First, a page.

Cleared of dense jungle by the British so as to have an unhindered view around and no impediment in the lines of fire from Fort William, the maidan, Kolkata’s pride, has seen many transformation – mainly contraction from all sides – to become what it is today. The British have long gone, and while we’ve graduated in the interim from summarily detesting them after they left to now utilizing their taxpayers’ money for city’s development, we’ve done precious little to take proper care of the city’s lungs, the maidan.
In fact if the Army hadn’t stood the ground in thwarting ill-planned and motivated moves (mostly by politicians) on several occasions in the past, the maidan would have degenerated into ugly concrete jungle by now. One may like to recall an orchestrated campaign a few years back to remove the Army from Fort William to the city’s fringes because it was too obscene for it to ‘enjoy’ its sprawling expanse. Or, for that matter, the transport department’s plan to build a ‘state-of-the art’ bus terminus in Esplanade, where now an ugly bus-stand operates.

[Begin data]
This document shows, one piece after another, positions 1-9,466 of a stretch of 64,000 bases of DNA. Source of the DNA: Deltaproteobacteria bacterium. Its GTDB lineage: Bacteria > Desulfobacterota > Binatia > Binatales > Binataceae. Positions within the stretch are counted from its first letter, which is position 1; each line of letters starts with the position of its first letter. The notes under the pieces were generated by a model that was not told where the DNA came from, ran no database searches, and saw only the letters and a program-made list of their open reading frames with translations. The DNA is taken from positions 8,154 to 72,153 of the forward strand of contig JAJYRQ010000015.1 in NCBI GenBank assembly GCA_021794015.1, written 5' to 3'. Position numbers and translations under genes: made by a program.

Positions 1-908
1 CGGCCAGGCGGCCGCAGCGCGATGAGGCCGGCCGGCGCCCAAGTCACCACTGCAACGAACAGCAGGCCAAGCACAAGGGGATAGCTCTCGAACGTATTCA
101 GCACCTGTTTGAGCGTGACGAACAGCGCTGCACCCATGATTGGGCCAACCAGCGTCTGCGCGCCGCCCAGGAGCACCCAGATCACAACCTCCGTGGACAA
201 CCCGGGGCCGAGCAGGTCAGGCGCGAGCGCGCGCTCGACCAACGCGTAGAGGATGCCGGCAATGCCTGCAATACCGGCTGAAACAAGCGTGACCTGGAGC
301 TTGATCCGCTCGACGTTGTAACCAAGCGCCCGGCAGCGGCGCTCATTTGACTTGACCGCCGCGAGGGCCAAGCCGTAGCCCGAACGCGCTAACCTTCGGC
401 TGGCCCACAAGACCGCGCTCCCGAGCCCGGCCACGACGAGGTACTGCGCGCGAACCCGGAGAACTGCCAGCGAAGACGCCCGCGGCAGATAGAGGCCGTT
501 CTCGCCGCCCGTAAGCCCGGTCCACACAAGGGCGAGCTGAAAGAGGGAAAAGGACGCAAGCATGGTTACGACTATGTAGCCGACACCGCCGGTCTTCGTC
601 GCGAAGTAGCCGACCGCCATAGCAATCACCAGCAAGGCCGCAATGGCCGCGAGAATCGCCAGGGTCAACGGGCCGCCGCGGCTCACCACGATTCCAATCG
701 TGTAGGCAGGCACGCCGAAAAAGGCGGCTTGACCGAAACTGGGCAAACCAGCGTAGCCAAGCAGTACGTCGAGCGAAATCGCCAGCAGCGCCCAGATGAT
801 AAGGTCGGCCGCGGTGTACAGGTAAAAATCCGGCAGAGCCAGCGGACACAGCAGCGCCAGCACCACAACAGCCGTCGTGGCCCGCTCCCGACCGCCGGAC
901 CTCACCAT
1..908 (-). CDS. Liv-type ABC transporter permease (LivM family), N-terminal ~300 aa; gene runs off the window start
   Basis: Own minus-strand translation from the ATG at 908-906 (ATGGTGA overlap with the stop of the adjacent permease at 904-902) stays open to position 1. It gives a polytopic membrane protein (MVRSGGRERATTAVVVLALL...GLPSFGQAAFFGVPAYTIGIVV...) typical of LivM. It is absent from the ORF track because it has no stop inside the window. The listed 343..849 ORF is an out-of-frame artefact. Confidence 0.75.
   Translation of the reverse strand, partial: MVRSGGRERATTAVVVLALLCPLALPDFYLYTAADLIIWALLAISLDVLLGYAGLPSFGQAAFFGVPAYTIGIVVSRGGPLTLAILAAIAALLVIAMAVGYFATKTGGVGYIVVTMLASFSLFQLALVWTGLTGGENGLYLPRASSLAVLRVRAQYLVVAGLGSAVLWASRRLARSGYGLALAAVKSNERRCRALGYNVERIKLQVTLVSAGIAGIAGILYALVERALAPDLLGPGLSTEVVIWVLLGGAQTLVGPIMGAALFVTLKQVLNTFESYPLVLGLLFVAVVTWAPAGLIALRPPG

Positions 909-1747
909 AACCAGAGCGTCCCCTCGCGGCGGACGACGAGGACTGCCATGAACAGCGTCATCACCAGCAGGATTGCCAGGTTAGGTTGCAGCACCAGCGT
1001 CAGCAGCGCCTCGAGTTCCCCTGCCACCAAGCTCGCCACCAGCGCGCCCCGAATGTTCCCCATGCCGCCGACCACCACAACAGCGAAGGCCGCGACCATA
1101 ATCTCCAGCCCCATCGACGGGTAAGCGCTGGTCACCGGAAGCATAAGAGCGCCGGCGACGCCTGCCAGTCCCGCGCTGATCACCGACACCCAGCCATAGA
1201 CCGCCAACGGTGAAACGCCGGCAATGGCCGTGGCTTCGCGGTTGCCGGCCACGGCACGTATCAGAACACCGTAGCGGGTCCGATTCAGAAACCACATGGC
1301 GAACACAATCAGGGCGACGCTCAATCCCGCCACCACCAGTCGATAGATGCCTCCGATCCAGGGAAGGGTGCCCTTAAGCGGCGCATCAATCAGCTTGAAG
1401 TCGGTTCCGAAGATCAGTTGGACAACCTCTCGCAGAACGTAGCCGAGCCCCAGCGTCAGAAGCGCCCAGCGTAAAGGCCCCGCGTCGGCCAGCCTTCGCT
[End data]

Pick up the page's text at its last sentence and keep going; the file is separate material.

Today, if the maidan is what it is despite rampant encroachment, mostly at government’s connivance, we’ve to thank the Army, as much as we’re thankful to them for zealously guarding the nation’s frontiers.
Top: Vidyasagar Setu seen from maidan; Below: Deshapriya Park as it is now (source)
– the contrast tells it all.
But not all patches of green are as fortunate as the maidan. South Kolkata’s Deshapriya Park is a prime example of what we, the city dwellers, are capable of to desecrate the beauty of green. The park has very little green to boast of, and why not? After all, the city’s mayor himself leads the vocal proponents of using it for ubiquitous winter fairs, stressing that parks are not only for playing.
In the process, if the green is lost forever and the ground rendered unusable in the aftermath, so be it.